NPCA is increasing the capacity and technical acumen of affiliate groups to engage in advocacy and media outreach with support from a one-year grant that focuses on developing pilot programs to enhance affiliate group capacity. The grant supported the hiring of a media consultant to assist three affiliate groups: Kentucky Peace Corps Association (KPCA), Peace Corps Iran Association (PCIA), and Peace Corps Community for Refugees (PCC4Refugees). Here’s a quick summary of results so far.
Peace Corps Iran Association (PCIA) launched a campaign to oppose U.S. withdrawal from the Iran Nuclear Agreement. Scores of PCIA members wrote letters to their U.S. Senators supporting the agreement. In addition, PCIA members had three op-eds and 10 letters to the editor published on the topic, including two letters in The Washington Post. A video produced by PCIA focused on the respect that PCIA members continue to have for Iran’s history, culture and people. The video received more than 4,500 views on Facebook and YouTube.
Peace Corps Community for Refugees used grant support to develop a productive relationship with Mandy Manning, National Teacher of the Year and RPCV Armenia, who teaches immigrant and refugee high school students in Spokane, Washington. Their efforts supported Mandy in being recognized by the media as a national spokesperson for refugee and immigrant students in our schools. PCC4Refugees also organized a national media conference call on June 18 focused on the Trump administration’s severe cutbacks in refugee admissions. The briefing featured experts from three refugee agencies and was attended by seven media representatives including reporters from AP, NPR, Reuters, and CBS Radio. Following the media call, AP did a follow-up interview with one of the experts, Kay Bellor, from Lutheran Immigration and Refugee Services. The story quoting Bellor ran the next day on more than 1,000 news websites. PCC4Refugees also mobilized its membership to oppose the nomination of Ronald Mortensen as assistant secretary of state for refugee and migration affairs. More than 100 RPCVs from 27 states wrote letters to their U.S. Senators in opposition to the nomination. An important letter to the editor opposing Mortensen also appeared in Mortensen’s home state of Utah.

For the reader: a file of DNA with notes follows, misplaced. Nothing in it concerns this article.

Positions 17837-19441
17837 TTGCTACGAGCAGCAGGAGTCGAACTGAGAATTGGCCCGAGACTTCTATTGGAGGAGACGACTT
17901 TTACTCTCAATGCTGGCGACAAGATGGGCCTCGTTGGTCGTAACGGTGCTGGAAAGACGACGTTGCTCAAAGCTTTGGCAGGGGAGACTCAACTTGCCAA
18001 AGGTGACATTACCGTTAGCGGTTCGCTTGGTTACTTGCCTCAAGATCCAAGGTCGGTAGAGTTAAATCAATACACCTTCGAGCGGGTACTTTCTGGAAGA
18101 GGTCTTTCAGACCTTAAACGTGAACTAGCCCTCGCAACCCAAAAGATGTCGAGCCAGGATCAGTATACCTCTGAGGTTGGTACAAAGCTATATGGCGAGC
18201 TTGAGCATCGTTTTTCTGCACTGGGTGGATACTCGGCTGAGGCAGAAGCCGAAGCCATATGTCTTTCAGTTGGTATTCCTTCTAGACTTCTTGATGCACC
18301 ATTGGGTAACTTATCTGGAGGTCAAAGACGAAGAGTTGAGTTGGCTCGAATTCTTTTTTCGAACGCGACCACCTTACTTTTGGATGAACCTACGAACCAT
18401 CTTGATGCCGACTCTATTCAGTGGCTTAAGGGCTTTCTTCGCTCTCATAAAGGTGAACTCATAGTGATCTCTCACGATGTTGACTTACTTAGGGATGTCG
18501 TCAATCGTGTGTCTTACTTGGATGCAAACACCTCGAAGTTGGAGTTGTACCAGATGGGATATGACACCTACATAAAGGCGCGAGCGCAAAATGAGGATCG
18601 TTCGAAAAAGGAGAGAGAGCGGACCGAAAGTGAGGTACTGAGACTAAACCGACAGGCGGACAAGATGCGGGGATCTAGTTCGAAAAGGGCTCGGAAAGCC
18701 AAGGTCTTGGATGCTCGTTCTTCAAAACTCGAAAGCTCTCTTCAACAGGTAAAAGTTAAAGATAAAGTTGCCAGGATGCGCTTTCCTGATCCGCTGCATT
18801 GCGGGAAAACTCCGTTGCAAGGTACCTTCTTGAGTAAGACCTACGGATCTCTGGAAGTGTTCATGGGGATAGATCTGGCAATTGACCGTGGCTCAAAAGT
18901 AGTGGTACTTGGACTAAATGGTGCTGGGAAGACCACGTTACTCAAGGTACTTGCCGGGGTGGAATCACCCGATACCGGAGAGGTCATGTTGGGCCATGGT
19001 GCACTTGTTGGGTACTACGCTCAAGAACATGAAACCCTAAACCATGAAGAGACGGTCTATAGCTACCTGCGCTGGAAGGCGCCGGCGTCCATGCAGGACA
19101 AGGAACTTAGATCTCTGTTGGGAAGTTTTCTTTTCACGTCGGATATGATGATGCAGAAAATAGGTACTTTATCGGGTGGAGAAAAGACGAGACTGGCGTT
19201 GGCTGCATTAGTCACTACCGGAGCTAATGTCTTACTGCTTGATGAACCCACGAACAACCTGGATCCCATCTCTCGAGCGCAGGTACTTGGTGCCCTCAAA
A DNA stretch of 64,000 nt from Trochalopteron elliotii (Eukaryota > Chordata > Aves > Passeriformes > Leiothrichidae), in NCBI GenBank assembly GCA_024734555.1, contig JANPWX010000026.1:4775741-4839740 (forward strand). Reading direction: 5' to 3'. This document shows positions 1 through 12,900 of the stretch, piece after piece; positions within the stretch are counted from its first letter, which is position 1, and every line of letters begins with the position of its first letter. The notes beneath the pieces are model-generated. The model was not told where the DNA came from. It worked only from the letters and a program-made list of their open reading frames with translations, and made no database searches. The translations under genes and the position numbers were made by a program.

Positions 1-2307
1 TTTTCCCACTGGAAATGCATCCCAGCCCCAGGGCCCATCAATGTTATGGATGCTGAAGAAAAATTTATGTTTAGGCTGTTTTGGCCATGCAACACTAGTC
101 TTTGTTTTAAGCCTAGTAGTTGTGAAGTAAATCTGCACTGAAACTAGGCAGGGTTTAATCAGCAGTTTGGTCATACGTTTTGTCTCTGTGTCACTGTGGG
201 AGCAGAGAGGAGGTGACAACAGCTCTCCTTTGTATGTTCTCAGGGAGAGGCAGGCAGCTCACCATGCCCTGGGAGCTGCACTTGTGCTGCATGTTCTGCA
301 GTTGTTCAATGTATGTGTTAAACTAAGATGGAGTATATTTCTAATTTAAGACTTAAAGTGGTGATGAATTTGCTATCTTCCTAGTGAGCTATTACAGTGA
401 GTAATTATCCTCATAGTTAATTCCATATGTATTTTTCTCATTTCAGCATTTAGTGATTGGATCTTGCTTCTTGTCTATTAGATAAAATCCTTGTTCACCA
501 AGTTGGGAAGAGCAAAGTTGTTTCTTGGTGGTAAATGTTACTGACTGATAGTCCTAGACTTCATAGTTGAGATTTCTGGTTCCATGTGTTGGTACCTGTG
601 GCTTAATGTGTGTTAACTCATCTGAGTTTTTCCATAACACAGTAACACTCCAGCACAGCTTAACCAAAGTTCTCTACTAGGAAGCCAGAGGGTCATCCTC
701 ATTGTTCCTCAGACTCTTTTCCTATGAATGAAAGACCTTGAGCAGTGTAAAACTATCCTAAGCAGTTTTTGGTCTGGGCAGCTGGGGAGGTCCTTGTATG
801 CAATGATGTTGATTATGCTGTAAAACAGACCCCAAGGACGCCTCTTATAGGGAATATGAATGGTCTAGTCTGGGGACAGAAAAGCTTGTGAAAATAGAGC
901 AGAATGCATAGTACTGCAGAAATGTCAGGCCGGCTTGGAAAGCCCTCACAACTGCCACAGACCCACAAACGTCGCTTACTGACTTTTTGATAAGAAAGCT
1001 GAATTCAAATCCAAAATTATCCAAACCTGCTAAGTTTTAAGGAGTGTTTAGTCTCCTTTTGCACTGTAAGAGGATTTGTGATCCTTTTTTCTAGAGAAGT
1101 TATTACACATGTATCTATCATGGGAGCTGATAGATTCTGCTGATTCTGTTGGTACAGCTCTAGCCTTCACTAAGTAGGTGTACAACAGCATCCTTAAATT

In support of the Kentucky Peace Corps Association, NPCA’s Advocacy Director, Jonathan Pearson, met with Returned Peace Corps Volunteers across the state providing training on how to advocate and engage citizens on local, national, and global issues. He encouraged RPCVs to apply for a new mini-grant program to help them promote the importance of international diplomacy, development and cooperation.
At Peace Corps Connect, NPCA also conducted two media training workshops to increase capacity for local and national media outreach throughout the Peace Corps community. All conference attendees were invited to participate.